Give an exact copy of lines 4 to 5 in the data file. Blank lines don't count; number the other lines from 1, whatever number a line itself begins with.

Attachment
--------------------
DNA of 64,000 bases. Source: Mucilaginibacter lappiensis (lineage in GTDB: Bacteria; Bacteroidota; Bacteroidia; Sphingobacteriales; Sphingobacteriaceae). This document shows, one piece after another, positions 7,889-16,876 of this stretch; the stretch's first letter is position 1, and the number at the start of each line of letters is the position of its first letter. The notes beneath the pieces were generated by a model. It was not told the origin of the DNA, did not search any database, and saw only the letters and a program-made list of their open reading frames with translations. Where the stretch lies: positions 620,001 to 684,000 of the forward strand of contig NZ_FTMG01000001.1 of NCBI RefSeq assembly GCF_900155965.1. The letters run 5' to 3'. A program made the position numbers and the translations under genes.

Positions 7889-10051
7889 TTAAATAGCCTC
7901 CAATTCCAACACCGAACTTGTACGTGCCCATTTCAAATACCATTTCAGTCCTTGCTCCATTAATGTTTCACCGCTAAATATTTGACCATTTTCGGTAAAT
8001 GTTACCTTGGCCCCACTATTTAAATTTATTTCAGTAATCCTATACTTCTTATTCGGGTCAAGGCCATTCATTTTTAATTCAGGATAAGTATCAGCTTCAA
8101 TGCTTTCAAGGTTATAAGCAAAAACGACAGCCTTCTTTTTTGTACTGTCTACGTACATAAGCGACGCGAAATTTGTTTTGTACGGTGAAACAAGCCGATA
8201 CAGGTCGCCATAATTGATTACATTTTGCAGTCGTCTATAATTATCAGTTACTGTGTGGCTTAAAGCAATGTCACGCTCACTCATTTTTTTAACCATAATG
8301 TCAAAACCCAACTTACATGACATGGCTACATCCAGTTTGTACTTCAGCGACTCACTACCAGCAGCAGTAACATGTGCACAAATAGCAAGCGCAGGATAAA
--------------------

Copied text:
7901 CAATTCCAACACCGAACTTGTACGTGCCCATTTCAAATACCATTTCAGTCCTTGCTCCATTAATGTTTCACCGCTAAATATTTGACCATTTTCGGTAAAT
8001 GTTACCTTGGCCCCACTATTTAAATTTATTTCAGTAATCCTATACTTCTTATTCGGGTCAAGGCCATTCATTTTTAATTCAGGATAAGTATCAGCTTCAA